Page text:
Your track record in entrepreneurship and experience may also be considered when determining PMV. Founders and leaders with vast experience are more promising and more likely to get better terms of investments compared to individuals with little to no experience.
Justifying Startup Valuation to Investors
So, you’ve crunched the numbers, done your research and determined your PMV. You’re now ready to approach venture capitalists (VCs) and investors to get your much needed funds. Perfect! But do you know how to justify your valuation?
If one of the investors asks you how you arrived at the numbers your presenting, will you have an answer? Will you cower in fear and let them decide what they think your business is worth? You can’t afford to take the risk. Learn how to justify your startup valuation and stand your ground using these tips.
Decide How Much Money You Need
They say opportunities meet preparation. The adage holds water in landing investments. You can’t come up with a number out of nowhere and hope the investor will just give it to you. You need to understand why you need the money and how much you need before pitching to any investor.
As a rule of thumb, you should plan to raise at least 12 to 18 months of funds before you need to raise more money. This is because, ideally, you’re going to need to be in the fundraising trail at least 6 months before you have money in your account.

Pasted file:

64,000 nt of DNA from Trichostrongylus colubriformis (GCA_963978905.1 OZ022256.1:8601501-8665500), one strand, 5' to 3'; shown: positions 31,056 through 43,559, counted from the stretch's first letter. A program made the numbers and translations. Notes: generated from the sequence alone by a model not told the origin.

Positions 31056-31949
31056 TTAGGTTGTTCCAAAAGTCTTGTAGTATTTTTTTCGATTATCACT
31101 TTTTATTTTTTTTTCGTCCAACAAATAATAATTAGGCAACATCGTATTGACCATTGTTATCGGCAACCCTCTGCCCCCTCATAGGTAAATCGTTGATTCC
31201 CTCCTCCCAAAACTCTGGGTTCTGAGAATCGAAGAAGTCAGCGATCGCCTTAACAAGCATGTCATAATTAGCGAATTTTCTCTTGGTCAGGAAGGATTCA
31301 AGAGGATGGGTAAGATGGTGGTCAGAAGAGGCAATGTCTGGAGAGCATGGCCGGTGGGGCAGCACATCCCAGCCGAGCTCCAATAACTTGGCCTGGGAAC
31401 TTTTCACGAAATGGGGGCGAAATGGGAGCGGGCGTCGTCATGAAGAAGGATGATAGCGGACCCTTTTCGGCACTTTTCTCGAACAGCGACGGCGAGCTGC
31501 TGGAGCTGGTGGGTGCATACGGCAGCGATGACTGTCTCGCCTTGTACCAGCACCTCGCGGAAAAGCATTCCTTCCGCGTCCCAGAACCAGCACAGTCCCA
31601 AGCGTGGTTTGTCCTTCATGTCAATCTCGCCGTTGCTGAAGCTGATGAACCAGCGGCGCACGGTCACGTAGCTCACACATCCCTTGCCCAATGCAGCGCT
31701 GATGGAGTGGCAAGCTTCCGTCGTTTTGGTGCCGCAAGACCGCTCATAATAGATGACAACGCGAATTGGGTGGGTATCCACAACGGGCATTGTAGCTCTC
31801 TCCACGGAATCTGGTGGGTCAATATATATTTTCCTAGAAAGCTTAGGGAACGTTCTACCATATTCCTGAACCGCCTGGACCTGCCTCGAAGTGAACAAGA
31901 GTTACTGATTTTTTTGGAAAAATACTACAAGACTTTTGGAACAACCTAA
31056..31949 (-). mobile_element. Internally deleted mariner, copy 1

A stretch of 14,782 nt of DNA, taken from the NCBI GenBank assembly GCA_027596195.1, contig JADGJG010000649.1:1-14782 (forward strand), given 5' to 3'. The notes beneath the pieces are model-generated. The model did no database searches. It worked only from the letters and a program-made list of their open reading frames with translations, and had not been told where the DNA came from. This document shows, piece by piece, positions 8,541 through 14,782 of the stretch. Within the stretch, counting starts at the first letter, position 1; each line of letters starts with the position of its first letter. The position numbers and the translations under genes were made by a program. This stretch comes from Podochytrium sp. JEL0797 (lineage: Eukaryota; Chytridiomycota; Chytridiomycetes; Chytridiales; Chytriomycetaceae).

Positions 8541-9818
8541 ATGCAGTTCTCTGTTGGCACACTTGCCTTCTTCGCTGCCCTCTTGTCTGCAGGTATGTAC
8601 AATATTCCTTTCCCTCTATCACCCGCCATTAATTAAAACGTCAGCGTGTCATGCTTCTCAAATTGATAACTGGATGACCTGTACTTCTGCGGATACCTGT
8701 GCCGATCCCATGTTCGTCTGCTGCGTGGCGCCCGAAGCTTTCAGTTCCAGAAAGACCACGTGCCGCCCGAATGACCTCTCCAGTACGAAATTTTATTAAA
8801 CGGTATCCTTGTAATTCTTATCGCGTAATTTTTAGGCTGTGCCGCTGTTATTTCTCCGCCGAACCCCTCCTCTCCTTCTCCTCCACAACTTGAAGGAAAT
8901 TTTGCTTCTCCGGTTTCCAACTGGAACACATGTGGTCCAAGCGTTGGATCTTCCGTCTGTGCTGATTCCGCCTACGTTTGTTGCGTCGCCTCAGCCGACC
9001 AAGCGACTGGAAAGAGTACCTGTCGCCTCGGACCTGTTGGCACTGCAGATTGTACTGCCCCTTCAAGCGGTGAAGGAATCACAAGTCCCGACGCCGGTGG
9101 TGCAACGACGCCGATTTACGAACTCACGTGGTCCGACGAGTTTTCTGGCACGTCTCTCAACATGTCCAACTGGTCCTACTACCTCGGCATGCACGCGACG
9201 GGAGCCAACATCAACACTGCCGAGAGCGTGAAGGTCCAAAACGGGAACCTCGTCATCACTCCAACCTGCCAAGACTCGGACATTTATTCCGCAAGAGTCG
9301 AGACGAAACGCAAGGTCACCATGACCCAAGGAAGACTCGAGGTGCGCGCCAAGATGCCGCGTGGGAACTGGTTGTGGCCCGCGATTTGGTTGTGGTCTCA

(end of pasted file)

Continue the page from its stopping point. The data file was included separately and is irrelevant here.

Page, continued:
To get new investors interested, you need to show signs of growth during that time. Therefore, before you set a number, figure out how much money will provide enough breathing space and keep your operations running smoothly. Strike a balance between going too high that it becomes impossible to meet expectations and aiming too low that you run out of money before you get anything done.
To calculate how much you need, consider your monthly expenditure, how many people you plan to hire, cost of development, advertising, and other costs. Next, multiply the amount with the number of months you need, making sure to account for the unknown, which are quite common in startups.
Figure Out What Percentage of Your Business You’re Willing to Sell
You’ve probably watched Shark Tank a million times and seen investors asking for up to 50% stake in the business. While this makes for good TV, it rarely happens like that in the real world. In real situations investors offer to invest for 10 to 20% stake in the business.